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February 20, 2019

The Phillies have some extremely appealing Bryce Harper alternatives

Phillies MLB
022019_Craig-Kimbrel_usat Jayne Kamin-Oncea/USA TODAY Sports

Boston Red Sox closer Craig Kimbrel.

Manny Machado's $300 million is nothing. Bryce Harper wants to be the most highly paid baseball player on the planet.

According to Spotrac.com, Harper is worth $31 million a year. They use a complex system to evaluate, but essentially, a 10 year, $310 million deal is around fair for Harper.

Reports are suggesting he wants a deal that starts with the number 4. The Phillies have been patient and have tried as hard as they could to build a team appealing to a Harper kind of free agent (with trades for Jean Segura and J.T. Realmuto reinforcing free agent signees David Robertson and Andrew McCutchen). But perhaps there is a level of stupid money that is just too stupid.

What else could the Phillies do with the between $31-and-$40 million a year Scott Boras is attempting to secure for his star right fielder?

First lets set a baseline. Here is what the Phillies will be getting next year in Harper, according to a projection from Baseball Reference:

 BA HR / RBI Average WAREst. Salary 
 Bryce Harper.265 27 / 873.9 $31-40m per year


Harper has been worth just over 27 wins during his seven seasons in MLB, based on his WAR (wins above replacement) or just under four wins per year. Using that as a starting point, could the Phillies afford to get more wins with that same money this season?

Perhaps their line up is more or less set without Harper, but their pitching staff could use a boost. Here's how another path with Philly's cash could help the club reach the postseason:

 W/L  ERA Average WAREst. Salary 
 Dallas Keuchel11-9 3.712.6$20-24m per year 
 Craig Kimbrel4-2 (25 saves)3.142.2$15-17m per year 


Keuchel is 31, has won a Cy Young award and World Series. Kimbrel is 30, has won eight awards for reliever of the year and also is a World Series champ. Together, they would add just as many wins, in theory, as Harper.

They also would be candidates for short-term contracts. This is an appealing strategy for a number of reasons. 

Inking the two above players instead of 26-year-old Harper, who will want a decade's long commitment, not only will help them to try and "win now," it also gives them a ton of roster flexibility. They'll have an easier time finding room for up-and-coming prospects like first-round picks Adam Haseley and Mickey Moniak (both in spring training this year and both outfielders).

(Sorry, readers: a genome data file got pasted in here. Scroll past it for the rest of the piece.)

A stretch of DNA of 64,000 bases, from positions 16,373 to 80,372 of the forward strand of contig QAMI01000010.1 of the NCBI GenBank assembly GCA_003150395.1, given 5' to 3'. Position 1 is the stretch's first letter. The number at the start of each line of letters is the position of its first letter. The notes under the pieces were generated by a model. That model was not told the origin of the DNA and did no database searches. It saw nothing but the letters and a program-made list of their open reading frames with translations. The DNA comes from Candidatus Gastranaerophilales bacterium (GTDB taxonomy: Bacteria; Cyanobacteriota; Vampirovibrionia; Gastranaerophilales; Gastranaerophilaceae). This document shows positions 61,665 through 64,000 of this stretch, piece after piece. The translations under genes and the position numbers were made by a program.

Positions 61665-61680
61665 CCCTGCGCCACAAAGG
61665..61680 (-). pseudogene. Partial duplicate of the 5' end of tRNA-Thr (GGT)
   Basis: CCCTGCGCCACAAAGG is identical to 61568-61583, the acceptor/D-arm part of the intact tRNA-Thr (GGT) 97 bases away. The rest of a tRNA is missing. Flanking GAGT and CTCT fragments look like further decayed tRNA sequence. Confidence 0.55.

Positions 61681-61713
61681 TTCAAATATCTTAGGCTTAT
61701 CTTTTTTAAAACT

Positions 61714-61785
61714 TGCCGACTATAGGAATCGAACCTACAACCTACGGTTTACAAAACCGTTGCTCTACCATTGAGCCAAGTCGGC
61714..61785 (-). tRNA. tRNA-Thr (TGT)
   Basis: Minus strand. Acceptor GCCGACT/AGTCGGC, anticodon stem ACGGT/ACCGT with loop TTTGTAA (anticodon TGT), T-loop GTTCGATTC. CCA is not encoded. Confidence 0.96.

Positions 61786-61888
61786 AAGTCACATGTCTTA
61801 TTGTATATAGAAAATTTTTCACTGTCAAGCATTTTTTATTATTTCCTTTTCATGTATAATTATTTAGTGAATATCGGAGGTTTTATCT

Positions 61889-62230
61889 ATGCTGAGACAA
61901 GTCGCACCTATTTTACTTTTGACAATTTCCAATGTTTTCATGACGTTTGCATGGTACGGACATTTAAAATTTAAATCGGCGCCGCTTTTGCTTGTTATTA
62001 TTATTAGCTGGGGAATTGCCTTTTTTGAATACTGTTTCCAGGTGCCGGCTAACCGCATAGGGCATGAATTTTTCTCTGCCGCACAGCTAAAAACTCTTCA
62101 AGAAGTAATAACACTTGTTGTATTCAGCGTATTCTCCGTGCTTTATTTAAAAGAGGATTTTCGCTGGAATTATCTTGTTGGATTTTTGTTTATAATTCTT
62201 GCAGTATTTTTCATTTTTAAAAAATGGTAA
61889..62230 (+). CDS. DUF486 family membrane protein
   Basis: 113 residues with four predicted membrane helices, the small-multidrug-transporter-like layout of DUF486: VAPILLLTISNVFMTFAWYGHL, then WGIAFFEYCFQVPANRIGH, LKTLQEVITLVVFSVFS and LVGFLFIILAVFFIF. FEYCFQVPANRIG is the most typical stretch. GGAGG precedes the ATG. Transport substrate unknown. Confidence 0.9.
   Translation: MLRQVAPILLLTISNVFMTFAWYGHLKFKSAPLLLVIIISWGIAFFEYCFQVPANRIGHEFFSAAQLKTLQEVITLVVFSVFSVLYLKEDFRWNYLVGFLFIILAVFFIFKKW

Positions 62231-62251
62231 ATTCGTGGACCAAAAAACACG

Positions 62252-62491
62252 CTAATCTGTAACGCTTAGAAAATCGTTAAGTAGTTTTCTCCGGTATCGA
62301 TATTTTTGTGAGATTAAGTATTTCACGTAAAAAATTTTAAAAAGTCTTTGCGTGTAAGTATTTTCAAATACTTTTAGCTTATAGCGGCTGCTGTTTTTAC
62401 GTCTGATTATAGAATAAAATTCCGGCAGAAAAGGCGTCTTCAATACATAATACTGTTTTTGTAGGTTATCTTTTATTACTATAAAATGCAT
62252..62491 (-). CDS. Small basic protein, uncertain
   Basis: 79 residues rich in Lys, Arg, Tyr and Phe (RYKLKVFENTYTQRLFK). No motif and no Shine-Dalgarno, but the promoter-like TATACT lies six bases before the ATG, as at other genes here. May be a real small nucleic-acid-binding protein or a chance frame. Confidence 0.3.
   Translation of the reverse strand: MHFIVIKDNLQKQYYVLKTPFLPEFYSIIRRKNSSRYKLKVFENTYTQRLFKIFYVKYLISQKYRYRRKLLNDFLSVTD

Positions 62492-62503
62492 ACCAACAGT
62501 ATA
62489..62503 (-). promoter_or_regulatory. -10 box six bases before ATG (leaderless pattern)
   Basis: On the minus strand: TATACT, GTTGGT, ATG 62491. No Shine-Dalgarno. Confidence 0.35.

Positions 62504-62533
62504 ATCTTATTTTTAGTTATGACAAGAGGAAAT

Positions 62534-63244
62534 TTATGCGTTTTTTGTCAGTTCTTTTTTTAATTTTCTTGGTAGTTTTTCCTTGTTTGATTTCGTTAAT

It will also give them cash to spent in the near future. Here's some of the big bats who could hit the open market as the Phillies championship window comes into view (the stats, like above, are BR's projected 2019 stats):

 FA year / ageBAHR / RBI  Average WAR
Nolan Arenado2019 / 28.29232 / 1025.5
Anthony Rendon2019 / 29.28520 / 813.5
Mike Trout2020 / 29.29930 / 748.0
Mookie Betts2020 / 28.30124 / 807.0
 Francisco Lindor2021 / 28.27926 / 785.9


[UPDATE — Feb 26, 1:30 p.m.]: Nolan Arenado signed a gigantic contract extension that will pay him $32.5 million per season, he will not be a free agent in the fall of 2019.

There is a pretty good argument to be made that keeping some payroll room for the offseason's ahead could be a good strategy.

The Phillies could also look at a player like veteran outfielder Adam Jones. At 33, he hit .281 with 15 homers last season. There are a ton of current free agents that would offer a slight upgrade and a better opportunity to win now and with the market currently stagnant, it's theoretically a buyers market (for everyone but Harper).

So take your pick. As we wait for the Bryce Harper camp to make its final decision, don't buy into the "Bryce or Bust" frame of mind. Phillies' GM Matt Klentak certainly isn't.

"We have to remember that there will be other free agents after this offseason," Klentak told media members Tuesday after the Machado news broke. "There will be plenty of opportunities in the future to spend money and to make our team better. We cannot allow ourselves to be put in a position where we have to do something at all costs. There's a significant cost that we're willing to pay to add, but we have to be willing to walk away at some point."


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